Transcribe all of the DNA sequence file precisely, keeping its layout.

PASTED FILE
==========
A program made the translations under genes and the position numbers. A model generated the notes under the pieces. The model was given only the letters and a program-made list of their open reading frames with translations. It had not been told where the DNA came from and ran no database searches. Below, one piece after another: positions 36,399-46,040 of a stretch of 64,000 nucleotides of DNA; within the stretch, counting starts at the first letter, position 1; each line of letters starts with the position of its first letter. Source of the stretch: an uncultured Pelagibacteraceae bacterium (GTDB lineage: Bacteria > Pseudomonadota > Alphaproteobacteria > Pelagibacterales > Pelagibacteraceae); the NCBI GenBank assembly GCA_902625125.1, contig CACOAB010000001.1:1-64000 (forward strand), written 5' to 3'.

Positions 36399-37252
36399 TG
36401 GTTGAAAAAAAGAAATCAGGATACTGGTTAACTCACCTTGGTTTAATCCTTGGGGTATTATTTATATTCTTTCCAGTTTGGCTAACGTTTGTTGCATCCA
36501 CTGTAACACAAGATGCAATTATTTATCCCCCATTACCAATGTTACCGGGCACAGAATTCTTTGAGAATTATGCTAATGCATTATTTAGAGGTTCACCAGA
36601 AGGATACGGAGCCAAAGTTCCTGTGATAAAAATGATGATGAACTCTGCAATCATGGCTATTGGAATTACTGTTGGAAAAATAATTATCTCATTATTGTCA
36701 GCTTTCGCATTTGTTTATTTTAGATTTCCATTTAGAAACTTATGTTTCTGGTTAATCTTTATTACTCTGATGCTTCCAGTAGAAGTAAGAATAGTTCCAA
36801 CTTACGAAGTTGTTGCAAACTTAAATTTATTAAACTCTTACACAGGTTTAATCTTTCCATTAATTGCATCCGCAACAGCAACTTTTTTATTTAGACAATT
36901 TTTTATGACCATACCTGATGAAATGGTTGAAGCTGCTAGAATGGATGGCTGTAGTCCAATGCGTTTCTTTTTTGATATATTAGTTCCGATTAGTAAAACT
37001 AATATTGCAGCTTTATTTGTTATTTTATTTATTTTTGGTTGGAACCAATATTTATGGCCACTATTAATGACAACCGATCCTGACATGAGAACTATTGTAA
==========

A program made the translations under genes and the position numbers. A model generated the notes under the pieces. The model was given only the letters and a program-made list of their open reading frames with translations. It had not been told where the DNA came from and ran no database searches. Below, one piece after another: positions 36,399-46,040 of a stretch of 64,000 nucleotides of DNA; within the stretch, counting starts at the first letter, position 1; each line of letters starts with the position of its first letter. Source of the stretch: an uncultured Pelagibacteraceae bacterium (GTDB lineage: Bacteria > Pseudomonadota > Alphaproteobacteria > Pelagibacterales > Pelagibacteraceae); the NCBI GenBank assembly GCA_902625125.1, contig CACOAB010000001.1:1-64000 (forward strand), written 5' to 3'.

Positions 36399-37252
36399 TG
36401 GTTGAAAAAAAGAAATCAGGATACTGGTTAACTCACCTTGGTTTAATCCTTGGGGTATTATTTATATTCTTTCCAGTTTGGCTAACGTTTGTTGCATCCA
36501 CTGTAACACAAGATGCAATTATTTATCCCCCATTACCAATGTTACCGGGCACAGAATTCTTTGAGAATTATGCTAATGCATTATTTAGAGGTTCACCAGA
36601 AGGATACGGAGCCAAAGTTCCTGTGATAAAAATGATGATGAACTCTGCAATCATGGCTATTGGAATTACTGTTGGAAAAATAATTATCTCATTATTGTCA
36701 GCTTTCGCATTTGTTTATTTTAGATTTCCATTTAGAAACTTATGTTTCTGGTTAATCTTTATTACTCTGATGCTTCCAGTAGAAGTAAGAATAGTTCCAA
36801 CTTACGAAGTTGTTGCAAACTTAAATTTATTAAACTCTTACACAGGTTTAATCTTTCCATTAATTGCATCCGCAACAGCAACTTTTTTATTTAGACAATT
36901 TTTTATGACCATACCTGATGAAATGGTTGAAGCTGCTAGAATGGATGGCTGTAGTCCAATGCGTTTCTTTTTTGATATATTAGTTCCGATTAGTAAAACT
37001 AATATTGCAGCTTTATTTGTTATTTTATTTATTTTTGGTTGGAACCAATATTTATGGCCACTATTAATGACAACCGATCCTGACATGAGAACTATTGTAA